Our understanding of how to manipulate and control liquids in technology has been transformed by the functional surfaces evolved by living organisms to interact with their environment. Water-repellent lotus leaves, water-collecting wing-cases of desert beetles, and water-removing gecko skin are some of the many organisms that have inspired solutions to challenges in liquid manipulating technologies. The requirement for liquid-repellent surfaces infiltrates industries from architecture, to medical devices, and household products.
Lubricated surfaces in a technological context are referred to as Slippery Liquid-Infused Porous Surfaces (SLIPS). They lock in water and create a self-cleaning surface on metal, plastic and textiles to repel contaminants. Interestingly, SLIPS technology is inspired by the slippery surface of a carnivorous pitcher plant (Nepenthes). Pitcher plants produce pitfall traps, derived from leaves, to attract, capture, retain, kill and digest animal prey (usually insects) to enable them to survive in nutrient-poor environments. A key trapping feature of the pitcher is the peristome, which has sloping, macroscopic ridges, in turn made up of microscopic ridges. When wetted, the peristome becomes highly slippery which leads insects to slide off it, into the trap, where they become broken down within a pool of digestive juices, releasing nutrients for the plant.
A shortfall in SLIPS has been the lack of drop-solid interaction, which means that controlling the motion of liquid droplets upon their surfaces is inherently difficult. Importantly, this lack of controlled droplet transport has limited the application of these liquid-shedding surfaces in droplet-based technologies. Mechanisms for harnessing the directional transport of droplets will be important for informing the design of synthetic surfaces that transport droplets in a controlled way. Such mechanisms could be applied to technologies such as rainwater harvesting and anti-fogging coatings, as well as to rapidly expanding new technologies such as Micro-Electro-Mechanical Systems (MEMS) and digital microfluidic devices.
Examining functional surfaces in nature may also offer insights into the evolution of natural systems. Whilst the trapping mechanism of carnivorous pitcher plants is well documented, the functionality of the grooves on the peristome surface remains relatively unexplored. In our recent paper, we show that capillary action pins droplets to the parallel, water-infused grooves, and directs their transport in a controlled way. This indicates that the ‘pitfall’ trapping mechanism is enhanced by the water-infused, grooves on the slippery peristome surface, which drive prey into the trap in a way that is more tightly controlled than considered previously, and avoid arbitrary slippage.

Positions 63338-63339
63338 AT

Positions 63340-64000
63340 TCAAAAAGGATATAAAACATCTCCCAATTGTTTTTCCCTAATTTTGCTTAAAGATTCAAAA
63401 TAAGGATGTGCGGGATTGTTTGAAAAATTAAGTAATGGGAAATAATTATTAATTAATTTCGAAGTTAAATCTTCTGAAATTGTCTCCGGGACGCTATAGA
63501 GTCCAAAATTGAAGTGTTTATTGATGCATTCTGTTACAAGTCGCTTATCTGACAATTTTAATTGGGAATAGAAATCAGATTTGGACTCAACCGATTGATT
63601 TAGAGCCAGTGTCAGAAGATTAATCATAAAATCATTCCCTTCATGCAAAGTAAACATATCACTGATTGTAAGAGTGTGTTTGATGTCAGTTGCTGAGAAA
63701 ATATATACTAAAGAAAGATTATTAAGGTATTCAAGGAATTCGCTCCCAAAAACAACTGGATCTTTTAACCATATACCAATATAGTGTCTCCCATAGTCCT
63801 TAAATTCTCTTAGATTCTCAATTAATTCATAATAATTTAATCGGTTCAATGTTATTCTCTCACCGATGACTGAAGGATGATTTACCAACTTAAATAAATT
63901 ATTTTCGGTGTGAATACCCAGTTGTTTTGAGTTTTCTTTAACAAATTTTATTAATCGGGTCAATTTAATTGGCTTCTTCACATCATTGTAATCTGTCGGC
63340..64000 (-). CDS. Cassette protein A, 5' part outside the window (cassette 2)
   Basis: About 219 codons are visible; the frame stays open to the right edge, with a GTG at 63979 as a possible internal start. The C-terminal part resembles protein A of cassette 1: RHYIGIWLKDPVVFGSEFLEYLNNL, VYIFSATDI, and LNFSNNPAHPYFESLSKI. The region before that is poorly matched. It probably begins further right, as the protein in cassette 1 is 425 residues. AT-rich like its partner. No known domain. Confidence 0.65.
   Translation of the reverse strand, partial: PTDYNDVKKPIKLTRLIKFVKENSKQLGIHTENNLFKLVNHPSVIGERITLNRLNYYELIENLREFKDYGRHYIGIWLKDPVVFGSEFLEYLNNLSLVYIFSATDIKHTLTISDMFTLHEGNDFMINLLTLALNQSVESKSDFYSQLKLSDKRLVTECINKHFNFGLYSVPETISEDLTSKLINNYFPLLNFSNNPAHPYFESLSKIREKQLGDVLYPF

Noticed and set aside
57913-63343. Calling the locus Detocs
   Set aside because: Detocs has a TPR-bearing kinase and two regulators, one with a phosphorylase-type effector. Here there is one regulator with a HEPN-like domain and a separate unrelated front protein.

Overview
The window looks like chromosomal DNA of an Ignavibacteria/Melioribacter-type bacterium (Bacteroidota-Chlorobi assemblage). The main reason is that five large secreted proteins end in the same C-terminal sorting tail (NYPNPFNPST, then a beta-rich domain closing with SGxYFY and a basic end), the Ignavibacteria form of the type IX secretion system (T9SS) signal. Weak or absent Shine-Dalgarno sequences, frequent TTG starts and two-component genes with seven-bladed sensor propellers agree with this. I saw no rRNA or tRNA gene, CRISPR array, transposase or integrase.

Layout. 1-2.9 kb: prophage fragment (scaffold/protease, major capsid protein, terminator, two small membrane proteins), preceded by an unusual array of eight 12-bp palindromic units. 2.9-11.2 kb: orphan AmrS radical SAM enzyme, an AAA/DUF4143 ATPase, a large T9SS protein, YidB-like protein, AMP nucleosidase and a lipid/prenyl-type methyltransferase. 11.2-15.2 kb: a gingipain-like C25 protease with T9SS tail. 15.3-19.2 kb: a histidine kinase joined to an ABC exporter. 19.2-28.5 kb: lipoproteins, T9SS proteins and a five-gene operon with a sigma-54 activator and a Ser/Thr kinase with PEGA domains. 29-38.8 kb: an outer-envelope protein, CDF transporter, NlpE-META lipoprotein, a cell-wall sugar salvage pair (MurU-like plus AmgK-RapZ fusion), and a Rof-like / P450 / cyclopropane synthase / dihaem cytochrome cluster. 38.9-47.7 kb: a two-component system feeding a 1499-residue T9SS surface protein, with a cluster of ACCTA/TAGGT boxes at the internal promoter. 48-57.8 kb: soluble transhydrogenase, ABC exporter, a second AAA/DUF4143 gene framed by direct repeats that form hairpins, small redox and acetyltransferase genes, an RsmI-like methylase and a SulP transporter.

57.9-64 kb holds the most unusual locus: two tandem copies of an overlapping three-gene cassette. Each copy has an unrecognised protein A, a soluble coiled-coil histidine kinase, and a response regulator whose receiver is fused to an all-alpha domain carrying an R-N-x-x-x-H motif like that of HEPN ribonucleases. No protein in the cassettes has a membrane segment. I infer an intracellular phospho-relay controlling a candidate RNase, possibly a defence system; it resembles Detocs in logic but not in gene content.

Based on our observations of ants, Drosophila flies, and droplets sliding on the slippery peristome, we created artificial surfaces, inspired by the plant, capable of trapping, retaining and directing the travel of liquid droplets. We created various models including steps and trenches, upon which we positioned liquid droplets and observed their behaviour. Droplets in contact with ‘features’ (analogous to the grooves on the natural peristome) became strongly adhered and would not detach easily, but were free to slide along the feature.
In other words, the features had a strong retention influence. They trapped and retained the droplets, even when held upside down, and controlled the direction of droplet travel. Furthermore, the droplets would slide along the grooves at remarkable shallow angles – even just a few degrees. These findings reveal a potential mechanism for developing systems in which the transport of droplets is guided by curved ‘energy railings’. These would provide a biomimetic means of transporting and sorting droplets that is straightforward to implement in droplet-based fluidic devices and could enable the efficient mass transport of liquids along pre-determined pathways.
Read the full paper in The Royal Society: 'Guided droplet transport on synthetic slippery surfaces inspired by a pitcher plant'.
Article courtesy of the University of Oxford Science Blog